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Interview: Bola

A little while ago, I asked Bola (Darrel Fitton) if he would kindly answer a text interview. He said he would, and another little while later, the following text file arrived. My questions are in italics, his answers follow. At the time of posting, he has a new album on the way, D.E.G! See his artist page at Skam Records here: Skam Records

On a personal note, I am so thrilled to have the honor of posting this. Bola is one of my favorite artists, and I am terribly grateful that he took the time to give us this interesting insight into his work.

How did you get started in music?
I've played piano from about the age of 7 and that's probably why I still have classical leanings, but I would say my first introduction to something resembling contemporary music would have been through my skateboarding buddies at about 14 years old. Those guys were all a bit more clued up in most things than me back then.. and I guess being part of that crew led me to being introduced to all sorts of COOL music, Tangerine Dream, Neu, Mike Oldfield, Gong, King Crimson etc. I remember thinking what are all these amazing sounds on this stuff and of course this led me to the discovery of synthesisers, and the rest I guess is history.

What would you say are your major influences?
Although not probably immediately apparent most of my major influences would probably be more jazz and classical based things really, these tend to influence my composition more than sound, so people like Holdsworth, Metheny, Monk, Coltrane, Villa Lobos, Ravel, Debussy, Morricone etc, have really had a lasting impact on my idea of harmony and melody. But beyond that I also find myself influenced sonically by artists, where the tonal pallette is key and these would range from Tomita, T D, Jarre, Glass, and right up to some of the more current things like Ae [Autechre], FSOL [Future Sound of London] and Takemura.

Do you ever play any of the music you've written years later?
Not much to be honest.. I kind of like the process of making music more than the end result more often than not, so other than the preparation for gigs where I often have to plunder the back catalogue for the live set, I rarely listen to any of the old tracks.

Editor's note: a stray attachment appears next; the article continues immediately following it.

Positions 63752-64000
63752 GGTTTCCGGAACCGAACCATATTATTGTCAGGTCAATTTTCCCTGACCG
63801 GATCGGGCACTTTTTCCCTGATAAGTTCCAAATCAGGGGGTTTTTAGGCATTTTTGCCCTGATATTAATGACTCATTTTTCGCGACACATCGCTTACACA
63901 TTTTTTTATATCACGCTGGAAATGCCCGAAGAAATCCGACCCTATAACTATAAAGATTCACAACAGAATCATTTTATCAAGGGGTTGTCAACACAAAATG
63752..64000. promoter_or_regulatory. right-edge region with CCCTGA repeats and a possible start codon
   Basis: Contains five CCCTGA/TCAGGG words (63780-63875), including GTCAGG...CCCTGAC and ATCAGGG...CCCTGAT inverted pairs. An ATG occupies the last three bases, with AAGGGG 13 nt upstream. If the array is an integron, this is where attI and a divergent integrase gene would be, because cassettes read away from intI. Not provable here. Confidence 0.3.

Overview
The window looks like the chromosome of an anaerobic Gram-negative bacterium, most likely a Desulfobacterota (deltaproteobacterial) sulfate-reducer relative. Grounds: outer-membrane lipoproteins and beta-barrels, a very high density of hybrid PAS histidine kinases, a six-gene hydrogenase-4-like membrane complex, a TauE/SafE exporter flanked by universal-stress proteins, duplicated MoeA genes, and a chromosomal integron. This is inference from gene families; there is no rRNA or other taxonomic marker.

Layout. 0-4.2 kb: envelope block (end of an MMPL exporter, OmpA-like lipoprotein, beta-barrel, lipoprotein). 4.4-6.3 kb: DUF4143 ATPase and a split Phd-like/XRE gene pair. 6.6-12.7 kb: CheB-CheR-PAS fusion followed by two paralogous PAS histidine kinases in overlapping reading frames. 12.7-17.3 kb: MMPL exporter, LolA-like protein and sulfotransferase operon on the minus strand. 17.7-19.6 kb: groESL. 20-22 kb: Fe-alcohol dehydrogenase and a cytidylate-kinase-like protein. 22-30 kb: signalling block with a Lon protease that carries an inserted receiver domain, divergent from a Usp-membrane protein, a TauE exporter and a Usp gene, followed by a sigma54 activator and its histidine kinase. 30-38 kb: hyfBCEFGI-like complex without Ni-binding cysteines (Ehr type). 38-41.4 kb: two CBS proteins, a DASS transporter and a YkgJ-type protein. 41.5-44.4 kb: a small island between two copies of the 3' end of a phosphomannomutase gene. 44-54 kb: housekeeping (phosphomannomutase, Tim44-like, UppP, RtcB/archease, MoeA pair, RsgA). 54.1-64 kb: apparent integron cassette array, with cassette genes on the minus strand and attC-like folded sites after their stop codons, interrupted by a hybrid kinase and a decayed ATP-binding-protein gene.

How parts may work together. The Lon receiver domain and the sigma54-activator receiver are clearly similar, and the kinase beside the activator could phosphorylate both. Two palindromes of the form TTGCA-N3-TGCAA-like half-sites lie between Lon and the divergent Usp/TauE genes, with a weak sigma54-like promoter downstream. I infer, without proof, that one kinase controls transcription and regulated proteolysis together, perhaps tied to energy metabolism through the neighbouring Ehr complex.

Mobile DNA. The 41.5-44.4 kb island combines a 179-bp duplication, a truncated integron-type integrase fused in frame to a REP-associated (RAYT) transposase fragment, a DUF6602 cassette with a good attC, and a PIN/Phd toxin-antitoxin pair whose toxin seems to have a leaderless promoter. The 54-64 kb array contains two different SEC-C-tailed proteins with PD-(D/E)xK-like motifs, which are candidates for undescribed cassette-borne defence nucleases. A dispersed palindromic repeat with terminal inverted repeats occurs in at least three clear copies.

While this interview covers only the material released under the Bola name, could you tell us a little about some of the other names you've used?
I've released stuff for a long time really under quite a few names, the electronic stuff as Bola, Jell-O and Darrell Fitton, however prior to that I released music with D'Breez, F.O.K, North Equator 9, H-Force and Astonished Mutations.

Effaninor and Pfane 1 are the only tracks with straight 4/4 beats in them. How did that come about?
Not sure, maybe by accident :)

Could you tell us about how you name your tracks? Does WIK actually stand for something?
I usually name stuff twice.. Firstly in the process of composition and usually with an easy to remember nickname and then secondly when finished, I come up with something more suitable for it according to my weird brain patterns that day. W.I.K actually stands for "Would it Kill" it was named after discovering a scary and unidentifiable insect in the studio.
The new album D.E.G follows a similar principle, and even though these names have a meaning to me, I like to leave it to the listener's imagination to find a suitable meaning :)

Could you tell us how Shapes came to be?
Basically they're all outtakes from the Soup period, tracks that I personally thought were a bit on the rubbish side and if I'm being completely honest I never wanted to release. Skam however were acting all desperate after Mauver and basically convinced me to put them out as 12"s, and because I didnt want my name associated with them I had the idea of making them anonymous and untitled, which is where the shapes thing came from.

You've done some production work with other artists. What aspects of production do you prefer over writing and vice versa?
I've done loads of mastering which is more the final touches rather than production, production is involvement in the actual recording process, which I've done some of, but not loads. I tend nowadays to not do so much mastering either, it's incredibly time consuming and without being rude can be really hard work if you don't particularly like the music.

The area of music you work in, taken as a genre, tends to be almost exclusively written with 4/4 time signatures. Shapes stands out as having several tracks written in different time signatures. Could you comment on this?
There was a period of my writing that was all about experimentation with time signatures and using polyrhythms, I guess it was sometime around the mid 90s,and in that period I was writting in anything other than 4/4, it was kind of an unwritten rule in the scene of the time and to be honest it was useful because it opened me up to something more interesting rhythmically. However if I'm being completely honest the rhythmic side will always be secondary to me, I just naturally tend to focus on the melodic stuff more.